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There was another South in the 1960s, one far removed from the marches and bombings and turmoil in the streets that were broadcast on the evening news. It was a place of inner turmoil, where ordinary people struggled to right themselves on a social landscape that was dramatically shifting beneath their feet. This is the world of Valerie Fraser Luesse's stunning debut, Missing Isaac.
It is 1965 when black field hand Isaac Reynolds goes missing from the tiny, unassuming town of Glory, Alabama. The townspeople's reactions range from concern to indifference, but one boy will stop at nothing to find out what happened to his unlikely friend. White, wealthy, and fatherless, young Pete McLean has nothing to gain and everything to lose in his relentless search for Isaac. In the process, he will discover much more than he bargained for. Before it's all over, Pete--and the people he loves most--will have to blur the hard lines of race, class, and religion. And what they discover about themselves may change some of them forever.
A moving and involved family saga
I received a copy of this book from Bookish First in exchange for a fair review.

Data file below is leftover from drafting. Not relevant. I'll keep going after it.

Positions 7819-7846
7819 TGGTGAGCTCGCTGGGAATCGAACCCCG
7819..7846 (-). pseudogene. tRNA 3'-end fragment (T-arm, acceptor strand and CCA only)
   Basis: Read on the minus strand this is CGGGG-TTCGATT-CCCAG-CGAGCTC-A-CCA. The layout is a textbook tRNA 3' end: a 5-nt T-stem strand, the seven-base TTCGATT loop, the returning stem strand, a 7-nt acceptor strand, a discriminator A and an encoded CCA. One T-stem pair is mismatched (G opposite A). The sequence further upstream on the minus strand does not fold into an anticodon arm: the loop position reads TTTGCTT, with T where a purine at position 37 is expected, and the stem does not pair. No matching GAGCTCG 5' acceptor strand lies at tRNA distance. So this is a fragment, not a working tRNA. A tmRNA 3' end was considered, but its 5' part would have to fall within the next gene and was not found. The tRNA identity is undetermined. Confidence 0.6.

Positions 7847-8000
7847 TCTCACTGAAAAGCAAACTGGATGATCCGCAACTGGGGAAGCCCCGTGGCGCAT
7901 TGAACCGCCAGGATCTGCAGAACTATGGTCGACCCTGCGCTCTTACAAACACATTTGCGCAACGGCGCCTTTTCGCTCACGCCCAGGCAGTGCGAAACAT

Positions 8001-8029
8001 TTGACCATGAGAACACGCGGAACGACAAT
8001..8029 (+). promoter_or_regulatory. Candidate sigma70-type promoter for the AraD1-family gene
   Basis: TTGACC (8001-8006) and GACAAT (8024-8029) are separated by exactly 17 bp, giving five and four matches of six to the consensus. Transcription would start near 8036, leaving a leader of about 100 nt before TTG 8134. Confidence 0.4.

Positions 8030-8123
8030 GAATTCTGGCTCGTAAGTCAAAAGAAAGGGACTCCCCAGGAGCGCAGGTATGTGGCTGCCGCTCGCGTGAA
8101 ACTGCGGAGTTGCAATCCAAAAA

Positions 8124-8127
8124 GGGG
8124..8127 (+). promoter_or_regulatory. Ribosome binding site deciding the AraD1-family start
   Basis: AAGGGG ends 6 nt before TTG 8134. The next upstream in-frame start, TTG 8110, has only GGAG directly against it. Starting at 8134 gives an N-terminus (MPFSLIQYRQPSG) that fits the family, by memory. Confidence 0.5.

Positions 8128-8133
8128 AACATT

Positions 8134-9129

Missing Isaac features three families prominently, but the story is really about the town of Glory, Alabama in the 1960's. Pete's family is white and well off, but in a quiet way that serves to build up the small town rather than flaunt it. Isaac's family is black and he and his mother work for Pete's family for many years and are beloved by their employers. The Picketts live in a place in town where no one goes because they are a family who does not like outsiders and are considered "strange" because they keep to themselves.
While some of the content can be a bit corny, I was surprised at how much I fell in love with the characters and couldn't wait to figure out what would happen with each of them. This would have been a great book to make a series because you don't necessarily get everything wrapped up in a bow at the end. Two tragic deaths occur in the book that shape everything that happens, but most especially the death of Isaac. Although his body wasn't found, his abandoned truck was and he is assumed dead. The local sheriff doesn't do much to find out what happened, but Pete and his grandfather never forget their friend and spend years trying to find out.
The resolution comes quick, and I wish had included more about the justice received when the people responsible for Isaac's death were identified. Also the false accusations toward John didn't seem all that serious or needed, but ultimately serves to bring he and Lila together.
It's a story we've heard many times about life in the South during the fight for equal rights, but you can't help but fall in love with these families and the way they stand up for those who are unfairly treated in their community.
Beautiful, heartwarming story that shows it is possible for everyone to get along regardless of race or wealth.